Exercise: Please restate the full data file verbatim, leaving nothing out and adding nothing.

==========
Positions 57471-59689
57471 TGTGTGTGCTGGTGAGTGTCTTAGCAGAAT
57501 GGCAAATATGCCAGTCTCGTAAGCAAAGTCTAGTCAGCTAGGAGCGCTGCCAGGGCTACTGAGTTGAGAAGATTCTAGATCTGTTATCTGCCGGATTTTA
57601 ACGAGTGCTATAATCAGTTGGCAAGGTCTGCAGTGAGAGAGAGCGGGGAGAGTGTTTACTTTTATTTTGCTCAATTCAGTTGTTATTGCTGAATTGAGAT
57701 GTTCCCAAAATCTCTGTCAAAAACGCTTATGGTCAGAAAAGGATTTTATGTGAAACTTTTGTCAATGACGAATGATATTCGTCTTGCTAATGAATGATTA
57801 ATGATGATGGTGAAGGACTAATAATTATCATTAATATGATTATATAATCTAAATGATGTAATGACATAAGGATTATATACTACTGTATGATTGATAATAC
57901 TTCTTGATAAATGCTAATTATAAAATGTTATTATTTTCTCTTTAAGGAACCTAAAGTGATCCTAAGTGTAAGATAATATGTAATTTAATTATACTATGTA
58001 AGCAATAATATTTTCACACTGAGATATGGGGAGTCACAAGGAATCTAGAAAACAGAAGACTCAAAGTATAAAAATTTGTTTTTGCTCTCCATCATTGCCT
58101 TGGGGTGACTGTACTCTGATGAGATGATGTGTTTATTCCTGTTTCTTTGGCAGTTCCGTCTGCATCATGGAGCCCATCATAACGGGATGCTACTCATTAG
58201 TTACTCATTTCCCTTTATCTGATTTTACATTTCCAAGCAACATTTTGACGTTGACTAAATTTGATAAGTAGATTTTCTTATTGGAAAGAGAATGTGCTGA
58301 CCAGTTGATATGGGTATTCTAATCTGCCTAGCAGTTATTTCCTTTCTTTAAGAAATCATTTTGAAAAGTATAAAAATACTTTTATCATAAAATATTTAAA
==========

Positions 57471-59689
57471 TGTGTGTGCTGGTGAGTGTCTTAGCAGAAT
57501 GGCAAATATGCCAGTCTCGTAAGCAAAGTCTAGTCAGCTAGGAGCGCTGCCAGGGCTACTGAGTTGAGAAGATTCTAGATCTGTTATCTGCCGGATTTTA
57601 ACGAGTGCTATAATCAGTTGGCAAGGTCTGCAGTGAGAGAGAGCGGGGAGAGTGTTTACTTTTATTTTGCTCAATTCAGTTGTTATTGCTGAATTGAGAT
57701 GTTCCCAAAATCTCTGTCAAAAACGCTTATGGTCAGAAAAGGATTTTATGTGAAACTTTTGTCAATGACGAATGATATTCGTCTTGCTAATGAATGATTA
57801 ATGATGATGGTGAAGGACTAATAATTATCATTAATATGATTATATAATCTAAATGATGTAATGACATAAGGATTATATACTACTGTATGATTGATAATAC
57901 TTCTTGATAAATGCTAATTATAAAATGTTATTATTTTCTCTTTAAGGAACCTAAAGTGATCCTAAGTGTAAGATAATATGTAATTTAATTATACTATGTA
58001 AGCAATAATATTTTCACACTGAGATATGGGGAGTCACAAGGAATCTAGAAAACAGAAGACTCAAAGTATAAAAATTTGTTTTTGCTCTCCATCATTGCCT
58101 TGGGGTGACTGTACTCTGATGAGATGATGTGTTTATTCCTGTTTCTTTGGCAGTTCCGTCTGCATCATGGAGCCCATCATAACGGGATGCTACTCATTAG
58201 TTACTCATTTCCCTTTATCTGATTTTACATTTCCAAGCAACATTTTGACGTTGACTAAATTTGATAAGTAGATTTTCTTATTGGAAAGAGAATGTGCTGA
58301 CCAGTTGATATGGGTATTCTAATCTGCCTAGCAGTTATTTCCTTTCTTTAAGAAATCATTTTGAAAAGTATAAAAATACTTTTATCATAAAATATTTAAA